• If your MS is relatively mild, be thankful. But don’t be complacent. There’s no guarantee that it will remain that way.
  • Your condition today does not predict how you will do tomorrow. You can progress in disability or transition to secondary-progressive MS, just like anybody else.
  • If you’re thinking about postponing treatment until your illness worsens, bear in mind that irreversible nerve damage can occur very early in MS – sometimes before the first symptoms appear. And disease activity can increase and progress without any clinical signs.
  • And if your physicians tell you you’re doing well, when you’re feeling anything but fine, encourage them to do a more thorough assessment of all of your symptoms – not just those evaluated by the EDSS. Other instruments are available to measure less obvious problems like depression, fatigue and cognitive impairment, and their use will ensure that the full impact of your illness is addressed.

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STOP this ride! I want to get off!

Lately, my life has been revolving.

“Like a circle in a spiral, like a wheel within a wheel
Never ending or beginning on an ever spinning reel”

The world swirls around me every time I move my head or change position – from sitting to standing or lying down in bed. I roll over and the room spins. Get up and the room spins. Bend down and the room spins. Turn my head and the room spins.

“Like a snowball down a mountain, or a carnival balloon
Like a carousel that’s turning running rings around the moon”

I grab the furniture to steady me. Run my hands along the walls. Bang my way through doorways. Grip the handrail on the stairs.

My movements feel strangely uncoordinated. My stomach is upset. I don’t know when or where it will hit me – or even IF it will come again. A cross between an amusement ride and Russian roulette.

I can’t drive. Or go anywhere on my own. I’m not able to do the groceries, the laundry or any other household chores. I can’t play the piano, take pictures with my camera, go for walks with my husband or swim. And even reading is a challenge, when words are dancing across the page.

“Like a clock whose hands are sweeping past the minutes of its face
And the world is like an apple whirling silently in space”

I’ve had dizzy spells before, and they’ve stopped me momentarily. But I’ve never experienced this kind of chronic vertigo before. Nor did I appreciate how debilitating it can be. It not only limits every aspect of your daily life and makes you feel sick. It shakes your confidence in everything.

When you can no longer trust the ground beneath you, or believe that your surroundings are firmly anchored in place, you feel tentative, anxious and unsure. It’s like you’re walking on eggshells all the time, expecting something to break. Falling becomes a very real concern, not an intangible threat. This is the first time since being diagnosed with MS that I have felt unsafe. Vulnerable to injury. On high alert.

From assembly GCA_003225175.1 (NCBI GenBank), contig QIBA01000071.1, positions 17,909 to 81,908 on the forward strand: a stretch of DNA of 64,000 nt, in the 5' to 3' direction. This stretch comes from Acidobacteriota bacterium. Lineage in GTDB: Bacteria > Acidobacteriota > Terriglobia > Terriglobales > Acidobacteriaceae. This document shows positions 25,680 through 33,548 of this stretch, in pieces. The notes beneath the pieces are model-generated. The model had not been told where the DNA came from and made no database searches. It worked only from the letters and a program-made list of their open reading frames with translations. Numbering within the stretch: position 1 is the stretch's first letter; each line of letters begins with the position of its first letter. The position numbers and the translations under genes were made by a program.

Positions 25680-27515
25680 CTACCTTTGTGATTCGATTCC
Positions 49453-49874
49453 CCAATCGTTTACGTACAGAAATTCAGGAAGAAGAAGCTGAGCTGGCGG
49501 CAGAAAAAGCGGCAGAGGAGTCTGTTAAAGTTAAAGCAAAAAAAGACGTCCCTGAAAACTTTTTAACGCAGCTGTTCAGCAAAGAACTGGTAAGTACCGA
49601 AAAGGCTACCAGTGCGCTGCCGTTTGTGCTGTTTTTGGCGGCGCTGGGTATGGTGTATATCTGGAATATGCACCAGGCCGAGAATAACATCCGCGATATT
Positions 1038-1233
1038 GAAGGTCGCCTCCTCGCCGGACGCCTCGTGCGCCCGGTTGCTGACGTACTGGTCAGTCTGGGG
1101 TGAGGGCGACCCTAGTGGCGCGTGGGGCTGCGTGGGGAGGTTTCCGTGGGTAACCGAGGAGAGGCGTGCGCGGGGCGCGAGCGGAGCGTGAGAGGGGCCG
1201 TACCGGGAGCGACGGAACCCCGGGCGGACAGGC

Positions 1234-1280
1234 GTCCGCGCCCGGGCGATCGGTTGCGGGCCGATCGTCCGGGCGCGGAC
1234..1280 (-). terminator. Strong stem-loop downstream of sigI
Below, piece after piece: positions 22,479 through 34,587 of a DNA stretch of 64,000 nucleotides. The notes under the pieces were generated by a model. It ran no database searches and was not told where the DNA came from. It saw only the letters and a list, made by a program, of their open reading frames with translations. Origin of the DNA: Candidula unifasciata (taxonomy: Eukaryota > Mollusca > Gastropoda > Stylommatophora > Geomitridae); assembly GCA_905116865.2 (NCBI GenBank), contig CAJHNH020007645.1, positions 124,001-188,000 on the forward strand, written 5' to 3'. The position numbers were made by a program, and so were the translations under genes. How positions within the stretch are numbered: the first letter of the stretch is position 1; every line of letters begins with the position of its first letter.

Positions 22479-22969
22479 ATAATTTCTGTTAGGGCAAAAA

And the fear it breeds is more pervasive than that. As the spins begin to mercifully subside, I wonder: Will they come back? And if so, when? Is this seasick feeling that I’m left with my new normal? Will I ever feel solid again? And is this new symptom a sign that my MS is progressing? Am I transitioning to secondary-progressive MS?

These thoughts go round and round and round in my head on a never-ending loop.

“Like the circles that you find in the windmills of your mind.”

Some things to know about vertigo:

  • Many people with MS feel dizzy, light-headed or off-balance. But vertigo is an especially disconcerting form of dizziness that involves a sensation of movement in relation to one’s surroundings. It’s a whirling or spinning feeling.
  • It affects about 20 percent of people with MS.
  • It can be caused by damage to the vestibular system, which coordinates visual and spatial information to control our sense of balance. Lesions in the brain stem and cerebellum are particularly problematic.
  • It’s important to rule out causes other than MS before treatment, as vertigo can also result from infections, debris or inflammation in the inner ear, Meniere’s disease, strokes or tumors, head and neck injuries, migraines and medication side-effects.
  • Vertigo is sometimes accompanied by other symptoms, including visual disturbances, hearing loss or ringing in the ears, walking and standing difficulties, nausea and vomiting.
  • There are some drugs for treating vertigo. These include over-the-counter motion sickness medications, such as dimenhydrinate (Gravol, Dramamine); prescription drugs, such as ondansetron (Zofran) and meclizine (Bonine, Antivert); and corticosteroids.
  • Vestibular rehabilitation with a trained physical therapist may be helpful if the spinning is provoked by changes in body position.
  • Safety is a real concern with vertigo. The risk of injury is high. Don’t drive. Be extra careful on the stairs. Use a mobility aid, if necessary. Take your time moving around and changing positions. Turn on lights when it’s dark. Remove tripping hazards. And above all, SIT DOWN until the spinning sensation passes.

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(With credit to Alan and Marilyn Bergman for the lyrics to “The Windmills of Your Mind.”)